Poems from Me to We: harvesting humanness

I recently happened to join a group that was gathered in Ottawa to design a new conversation model that can engage all Canadians — in response to the divisive, polarizing attitudes that appear to be trending in the US and Europe. As we first came together, not knowing each other, we started with a check-in, putting in the center of the room the thoughts, stories, experiences that led us to be together in this place and at that time. The question that was asked was simple and powerful=: what’s on your shoulders?

As people started to share, a collective story started to emerge, through the weaving of individual experiences: thus creating the soil for an experience of belonging that could lead to the collective work that needed to happen. Words were spoken that told stories of loss, violence, displacement, belonging, hope, reconciliation, grief, love, and agency. It was emotional, raw and beautiful, and you could feel in the room the importance of the moment. People stripped themselves of their layer of professionalism and competence, and showed up as humans who were invested in doing good work to create a better world.

In those moments, good harvesting is an act of love and service to the group. It can help a group amplify and make sense immediately of its collective voice beyond all these individual stories. There are many ways to do this. In Percolab, my colleague Paul uses his talent to create visuals that convey those stories and harvest those insights. Poetry can have the same powerful impact, and help host a group by staying present to all stories that are shared.

Listening for patterns is what informs us on who we are, and who we can be collectively. I tune my ear to the question that is asked. As the poem takes shape I become able to see associations, relationships that are forming between people who do not yet know each other. I can enter a space where I am in service of this collective that is emerging. The ego starts to dissolve, but the warrior for what is important comes into focus, at the same time as the collective story. There is no need to edit, just to listen and play: if this is to be a reflection of the humanness of this community it will be partial and imperfect. If it is in flow it will retain the islands of meaning and collective strengths within the complexity.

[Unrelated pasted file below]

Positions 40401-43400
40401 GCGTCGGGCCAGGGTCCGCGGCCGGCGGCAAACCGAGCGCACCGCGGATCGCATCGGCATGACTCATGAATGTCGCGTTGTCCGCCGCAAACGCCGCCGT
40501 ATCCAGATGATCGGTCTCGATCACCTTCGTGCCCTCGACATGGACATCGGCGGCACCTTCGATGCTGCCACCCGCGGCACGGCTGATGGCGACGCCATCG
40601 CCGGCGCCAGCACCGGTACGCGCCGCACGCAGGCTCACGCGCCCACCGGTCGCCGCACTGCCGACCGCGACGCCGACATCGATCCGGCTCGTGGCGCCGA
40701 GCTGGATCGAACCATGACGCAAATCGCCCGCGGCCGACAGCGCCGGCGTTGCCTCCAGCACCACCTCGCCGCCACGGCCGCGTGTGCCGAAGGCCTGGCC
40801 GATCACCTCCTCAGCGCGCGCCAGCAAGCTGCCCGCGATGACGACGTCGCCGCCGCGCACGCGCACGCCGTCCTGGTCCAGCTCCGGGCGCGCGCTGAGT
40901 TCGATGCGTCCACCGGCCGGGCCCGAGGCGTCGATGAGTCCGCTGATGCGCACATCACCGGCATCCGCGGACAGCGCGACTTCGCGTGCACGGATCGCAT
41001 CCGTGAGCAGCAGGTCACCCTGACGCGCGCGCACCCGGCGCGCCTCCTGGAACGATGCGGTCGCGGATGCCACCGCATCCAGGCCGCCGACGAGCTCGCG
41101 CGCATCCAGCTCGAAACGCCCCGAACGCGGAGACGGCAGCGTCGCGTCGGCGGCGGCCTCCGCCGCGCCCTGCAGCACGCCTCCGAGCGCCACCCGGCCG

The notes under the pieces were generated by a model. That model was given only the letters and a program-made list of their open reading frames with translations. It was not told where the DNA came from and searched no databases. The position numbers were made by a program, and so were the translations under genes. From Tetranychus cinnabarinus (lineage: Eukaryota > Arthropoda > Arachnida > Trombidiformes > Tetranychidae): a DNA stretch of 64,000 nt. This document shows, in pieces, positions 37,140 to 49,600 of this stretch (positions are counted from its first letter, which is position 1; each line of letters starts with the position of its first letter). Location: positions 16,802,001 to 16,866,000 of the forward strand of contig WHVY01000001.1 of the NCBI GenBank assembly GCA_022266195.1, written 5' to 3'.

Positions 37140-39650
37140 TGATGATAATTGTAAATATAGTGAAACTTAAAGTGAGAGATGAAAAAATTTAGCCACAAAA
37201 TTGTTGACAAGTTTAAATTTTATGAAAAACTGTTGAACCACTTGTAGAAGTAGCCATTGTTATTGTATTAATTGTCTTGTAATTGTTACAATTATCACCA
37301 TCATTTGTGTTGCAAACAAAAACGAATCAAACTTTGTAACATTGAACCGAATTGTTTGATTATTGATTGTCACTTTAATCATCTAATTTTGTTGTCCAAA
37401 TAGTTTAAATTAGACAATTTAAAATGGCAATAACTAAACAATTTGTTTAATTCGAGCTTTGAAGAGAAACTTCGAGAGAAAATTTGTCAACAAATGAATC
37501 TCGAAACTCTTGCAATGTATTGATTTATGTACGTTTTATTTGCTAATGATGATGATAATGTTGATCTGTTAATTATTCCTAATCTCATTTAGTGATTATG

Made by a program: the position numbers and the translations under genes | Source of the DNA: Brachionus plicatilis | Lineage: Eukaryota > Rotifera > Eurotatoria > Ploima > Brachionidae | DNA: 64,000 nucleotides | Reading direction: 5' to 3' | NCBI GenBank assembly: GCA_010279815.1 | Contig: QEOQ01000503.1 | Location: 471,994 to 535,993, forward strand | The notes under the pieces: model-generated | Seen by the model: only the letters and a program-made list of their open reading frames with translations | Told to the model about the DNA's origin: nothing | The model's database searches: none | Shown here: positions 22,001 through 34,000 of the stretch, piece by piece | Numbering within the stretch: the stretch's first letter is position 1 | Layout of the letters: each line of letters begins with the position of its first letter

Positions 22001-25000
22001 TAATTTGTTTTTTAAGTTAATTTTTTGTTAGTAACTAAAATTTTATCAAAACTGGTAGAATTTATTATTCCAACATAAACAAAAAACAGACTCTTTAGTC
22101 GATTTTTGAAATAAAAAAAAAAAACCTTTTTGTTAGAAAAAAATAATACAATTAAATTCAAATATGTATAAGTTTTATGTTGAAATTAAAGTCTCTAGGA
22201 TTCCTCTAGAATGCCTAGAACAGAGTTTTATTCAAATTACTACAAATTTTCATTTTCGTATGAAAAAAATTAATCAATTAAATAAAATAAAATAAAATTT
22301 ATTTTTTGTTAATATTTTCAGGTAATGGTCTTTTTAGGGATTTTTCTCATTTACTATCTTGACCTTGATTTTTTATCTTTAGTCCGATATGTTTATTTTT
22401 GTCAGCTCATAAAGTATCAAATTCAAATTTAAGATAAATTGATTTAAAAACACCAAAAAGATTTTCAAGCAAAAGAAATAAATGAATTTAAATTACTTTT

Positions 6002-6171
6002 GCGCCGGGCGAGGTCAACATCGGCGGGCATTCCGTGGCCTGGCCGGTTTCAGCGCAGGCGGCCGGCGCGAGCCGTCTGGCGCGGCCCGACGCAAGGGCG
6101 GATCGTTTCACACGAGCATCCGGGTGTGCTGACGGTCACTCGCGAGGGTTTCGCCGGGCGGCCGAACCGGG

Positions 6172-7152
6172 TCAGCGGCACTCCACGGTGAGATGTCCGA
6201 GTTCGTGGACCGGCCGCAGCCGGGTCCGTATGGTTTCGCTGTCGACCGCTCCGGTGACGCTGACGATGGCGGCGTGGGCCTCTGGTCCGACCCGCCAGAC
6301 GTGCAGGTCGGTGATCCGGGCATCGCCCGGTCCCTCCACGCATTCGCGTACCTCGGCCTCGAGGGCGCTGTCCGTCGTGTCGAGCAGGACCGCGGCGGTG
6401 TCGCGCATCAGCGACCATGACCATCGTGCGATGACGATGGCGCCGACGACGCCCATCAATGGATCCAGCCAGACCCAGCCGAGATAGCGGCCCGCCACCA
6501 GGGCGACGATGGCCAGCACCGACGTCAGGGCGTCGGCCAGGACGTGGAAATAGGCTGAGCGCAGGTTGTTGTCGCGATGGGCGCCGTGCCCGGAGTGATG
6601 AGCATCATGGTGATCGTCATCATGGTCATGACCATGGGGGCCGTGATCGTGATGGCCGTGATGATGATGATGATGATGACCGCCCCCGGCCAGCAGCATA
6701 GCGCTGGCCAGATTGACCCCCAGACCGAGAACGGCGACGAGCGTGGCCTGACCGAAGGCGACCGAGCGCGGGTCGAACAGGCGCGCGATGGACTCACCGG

Here is an extract of what came out of this process:

on our shoulders

is our father’s boat

on our shoulders

are bridges and boats that are not build yet

on our shoulders

is the responsibility to be

better ancestors

and better descendants

on our shoulders

is our need to learn, care, connect

and tap into the wisdom

of doing without knowing

on our shoulders

are our lives of privileges

on our shoulders

are our lives of oppressing

and of being oppressed

and of being afraid

on our shoulders

is the need to celebrate and hold curiosity

fiercely

and with humility

learn to be with what is needed now

burst our bubbles

with kindness and humility

and grace

on our shoulders

are the curtains that have been pulled

from our eyes

and a world that is not what we thought it was

and the need to see

on our shoulders

is the need for a tower

to find the 100 pairs of eyes

that will help us see the world

What becomes important at that moment is that it is shared in the circle, as is, without filter. As a pure offering, a mirroring of what is there, giving an image of who we are through the woven words and stories that have been shared and put in the collective center. The poem in that moment is the first artefact of a commons held by the emerging community. Our role as hosts and space holders is to give « it », what wants to be born, a tangible shape, or form, be it through poems, visuals, or any other mean. It might be early, imperfect, a little dirty, a little raw, a little noisy, but it needs to be there in that moment for what it can then make space for: becoming a community anchored in something bigger than ourselves.

That early harvest is important work, as it can then be a difference between a group that stays focused on its purpose and a collective that falls in the trap of arguing about philosophical differences. What this experience helped me realize is how Hosting and Harvesting are really two sides of the same coin. If hosting is the art of creating and holding containers, harvesting is listening for the insights that help our groups make sense of their collective experience in those containers. My experience of slam as a harvest practice is one where poetry comes in service of a collective to help us surface our collective voice, make sense of the work we do and create more intentionality and presence to one another.

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